Angela Fraleigh is an American artist and teacher. She is currenly showing her work in¬†SYRACUSE, NY (September 15, 2016)¬†‚Äď Between Tongue and Teeth, her first major museum exhibition.

“it brings together over a decade of the artist‚Äôs works which question and reimagine women‚Äôs roles in art history, literature, and contemporary media. In a bravura style that weaves together realism and abstraction, Fraleigh creates striking works ranging from intimate portraits to monumental figure paintings.”¬†Angelafraleighcom.¬†2016.¬†Angelafraleighcom.¬†[Online].¬†[24 October 2016].¬†Available from: http://www.angelafraleigh.com/blog/

Here too there is this play between unfinished backgrounds and the finished figures.  I feel attracted to the upper images of more modern and realistic fragments of portraits with intriguing expressions in a dreamlike unclear setting.

The lower images with plain backgrounds and big golden patterns and probably mythological figures touch me less. They seem  just cut out and detached from the backgrounds which I found a less interesting version than leaving parts of the figure itself undrawn. This classical style in a modern setting touches me less than the more expressive fragments of faces above.


I loved discovering Canadian artist Dominique Fortin! She paints beautiful portraits or parts of bodies full of expression together with mythical or fairytale elements. I love the mixture of melancholy and playful joy, of reality and this invitation to a fantasy world of huge birds, butterflies and colorful creatures.

There is life and joy and depth and sadness here, the feeling of being caged and of soaring high on a fantasy bird. I read that the model for most of the paintings is the artists daughter who is very very similar to her mother, so this adds another level of self inquiery, of childhood revisited, of relationships.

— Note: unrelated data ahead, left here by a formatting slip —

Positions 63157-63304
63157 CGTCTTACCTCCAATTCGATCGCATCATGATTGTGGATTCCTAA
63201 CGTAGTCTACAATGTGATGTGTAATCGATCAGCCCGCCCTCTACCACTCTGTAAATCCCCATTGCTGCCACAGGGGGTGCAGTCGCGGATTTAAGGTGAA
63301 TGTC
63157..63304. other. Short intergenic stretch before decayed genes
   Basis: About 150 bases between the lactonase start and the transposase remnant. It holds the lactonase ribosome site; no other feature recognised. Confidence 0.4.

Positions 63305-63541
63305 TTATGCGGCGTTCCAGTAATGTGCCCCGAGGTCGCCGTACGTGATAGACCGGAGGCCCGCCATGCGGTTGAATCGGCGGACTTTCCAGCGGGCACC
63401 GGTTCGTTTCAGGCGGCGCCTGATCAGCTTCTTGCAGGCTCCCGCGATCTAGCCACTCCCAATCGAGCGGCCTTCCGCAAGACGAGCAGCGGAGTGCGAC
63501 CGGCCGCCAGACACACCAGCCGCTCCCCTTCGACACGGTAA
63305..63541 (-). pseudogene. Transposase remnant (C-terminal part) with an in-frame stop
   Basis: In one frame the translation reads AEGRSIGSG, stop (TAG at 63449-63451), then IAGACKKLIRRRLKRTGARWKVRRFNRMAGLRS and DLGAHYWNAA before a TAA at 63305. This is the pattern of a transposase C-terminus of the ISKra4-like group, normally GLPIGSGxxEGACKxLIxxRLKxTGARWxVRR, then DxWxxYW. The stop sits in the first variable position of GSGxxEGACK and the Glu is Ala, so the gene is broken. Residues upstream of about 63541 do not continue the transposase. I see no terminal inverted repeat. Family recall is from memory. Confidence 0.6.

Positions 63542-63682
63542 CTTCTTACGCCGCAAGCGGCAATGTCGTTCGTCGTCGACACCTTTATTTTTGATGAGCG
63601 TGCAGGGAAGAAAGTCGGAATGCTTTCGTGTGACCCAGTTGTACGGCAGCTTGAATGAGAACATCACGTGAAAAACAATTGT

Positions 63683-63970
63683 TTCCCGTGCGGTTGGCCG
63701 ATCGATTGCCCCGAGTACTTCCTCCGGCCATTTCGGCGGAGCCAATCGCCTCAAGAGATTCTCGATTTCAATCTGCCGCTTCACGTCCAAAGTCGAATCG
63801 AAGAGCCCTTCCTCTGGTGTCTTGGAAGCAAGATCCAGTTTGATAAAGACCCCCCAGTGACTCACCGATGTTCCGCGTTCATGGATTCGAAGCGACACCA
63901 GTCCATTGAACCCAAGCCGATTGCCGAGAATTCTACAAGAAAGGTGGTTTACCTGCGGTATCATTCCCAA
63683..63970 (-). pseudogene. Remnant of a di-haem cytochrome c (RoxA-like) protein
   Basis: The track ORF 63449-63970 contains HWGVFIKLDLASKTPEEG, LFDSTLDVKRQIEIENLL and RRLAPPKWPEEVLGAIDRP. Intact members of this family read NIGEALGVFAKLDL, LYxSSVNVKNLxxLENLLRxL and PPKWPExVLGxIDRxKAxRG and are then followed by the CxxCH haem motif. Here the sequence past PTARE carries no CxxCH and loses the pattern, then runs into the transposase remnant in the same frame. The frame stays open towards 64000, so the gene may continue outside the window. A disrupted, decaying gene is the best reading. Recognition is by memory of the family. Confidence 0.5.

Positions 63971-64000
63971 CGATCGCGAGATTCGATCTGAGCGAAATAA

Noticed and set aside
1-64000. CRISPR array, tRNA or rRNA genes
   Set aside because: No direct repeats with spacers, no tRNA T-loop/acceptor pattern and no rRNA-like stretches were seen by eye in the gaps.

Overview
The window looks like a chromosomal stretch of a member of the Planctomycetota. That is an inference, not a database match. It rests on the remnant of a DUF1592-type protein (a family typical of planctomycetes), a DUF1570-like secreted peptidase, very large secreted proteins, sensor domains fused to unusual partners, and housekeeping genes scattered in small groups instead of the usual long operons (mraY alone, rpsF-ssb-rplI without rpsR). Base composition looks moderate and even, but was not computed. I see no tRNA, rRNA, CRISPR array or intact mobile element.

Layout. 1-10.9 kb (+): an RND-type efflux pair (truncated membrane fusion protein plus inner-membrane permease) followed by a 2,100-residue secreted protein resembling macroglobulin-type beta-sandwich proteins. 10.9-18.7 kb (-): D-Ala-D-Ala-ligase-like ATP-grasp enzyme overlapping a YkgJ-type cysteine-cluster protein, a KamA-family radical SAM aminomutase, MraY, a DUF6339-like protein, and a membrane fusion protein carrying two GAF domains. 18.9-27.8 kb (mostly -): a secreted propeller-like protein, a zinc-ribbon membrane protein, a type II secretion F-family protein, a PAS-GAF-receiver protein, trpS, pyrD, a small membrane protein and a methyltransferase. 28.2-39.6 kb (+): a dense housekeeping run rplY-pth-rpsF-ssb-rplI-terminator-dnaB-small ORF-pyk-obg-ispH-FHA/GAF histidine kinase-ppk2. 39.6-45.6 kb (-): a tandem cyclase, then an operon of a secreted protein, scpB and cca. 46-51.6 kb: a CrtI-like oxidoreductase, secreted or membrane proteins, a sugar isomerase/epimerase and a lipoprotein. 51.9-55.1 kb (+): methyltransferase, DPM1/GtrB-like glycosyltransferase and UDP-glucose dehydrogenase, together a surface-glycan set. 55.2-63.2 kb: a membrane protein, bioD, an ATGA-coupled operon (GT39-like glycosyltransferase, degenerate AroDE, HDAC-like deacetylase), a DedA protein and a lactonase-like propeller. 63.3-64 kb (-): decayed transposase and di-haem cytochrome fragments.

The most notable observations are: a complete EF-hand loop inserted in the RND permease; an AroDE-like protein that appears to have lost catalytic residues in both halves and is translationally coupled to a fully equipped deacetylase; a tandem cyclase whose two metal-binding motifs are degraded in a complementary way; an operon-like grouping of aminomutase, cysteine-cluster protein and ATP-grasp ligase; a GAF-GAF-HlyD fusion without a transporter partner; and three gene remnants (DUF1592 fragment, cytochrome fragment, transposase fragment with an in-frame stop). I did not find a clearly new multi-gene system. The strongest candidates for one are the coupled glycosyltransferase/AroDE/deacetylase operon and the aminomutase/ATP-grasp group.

Tina Berning is a German artist working in Berlin. She draws women’s portraits or figures using all kinds of paper. The drawings seem quick, fresh, and express a lot with a few lines and splashes of ink or paint.


Tinaberningde. 2016. Tinaberningde. [Online]. [24 October 2016]. Available from: http://tinaberning.de


I wanted to avoid getting too involved in the biography looking at these artists, but I still stated where they are from, as this seems to be an information always starting off any text about artists I read – and now I am wondering why that is so relevant. Isn’t art something more time and place less¬†? ¬†When I saw Tina Berning’s artwork and read “Berlin” thoiugh, that just made such perfect sense to me, it is “so Berlin”, even if it is portraits and human figures there is a mix of elegance of the 20’s with the modern graffiti trashiness and grey I associate with Berlin too.


Her book “100 Girls on Cheap paper” ¬†published in Germany in 2006 and reprinted in the US in 2009 unites 100 drawings of women- on various “cheap paper” like brown wrapping paper, bills, squared school block paper. Some drawings have names, some untitled, mostly portraits but also many figure drawings and often with scribbled words as well ¬† ¬† ¬† ¬† ¬†( like “conversation gap- panic!).

It is less dreamlike and harsher than the work of Dominique Fortin, but there is a directness and truth that I feel very touched by in this work.

Also I feel very tempted to copy some of the papers and techniques she uses.


Alyssa Dennis draws imaginary houses, buildings , structures. I am absolutely in awe of the artist having this three dimensional view and capacity to play this freely with perspective and find the freedom and imagination  within these very geometrical structures mesmerizing. It is very far from my way of thinking or longings and I would never draw like this, which is probably why I find it fascinating.


I had a look at these artists as soon as I got the last report and they were suggested by my tutor- but now reviewing them and writing even a few sentences about each and evaluating how their work affects me has brought a whole different level of insight. Also I see how far off ¬†I am from what I would like to do with the exercises I have completed so far for this chapter. Writing this feels very inspiring- I can’t wait to let some new ideas flow into my experiments of drawing and feel like I should start the whole chapter over again ūüôā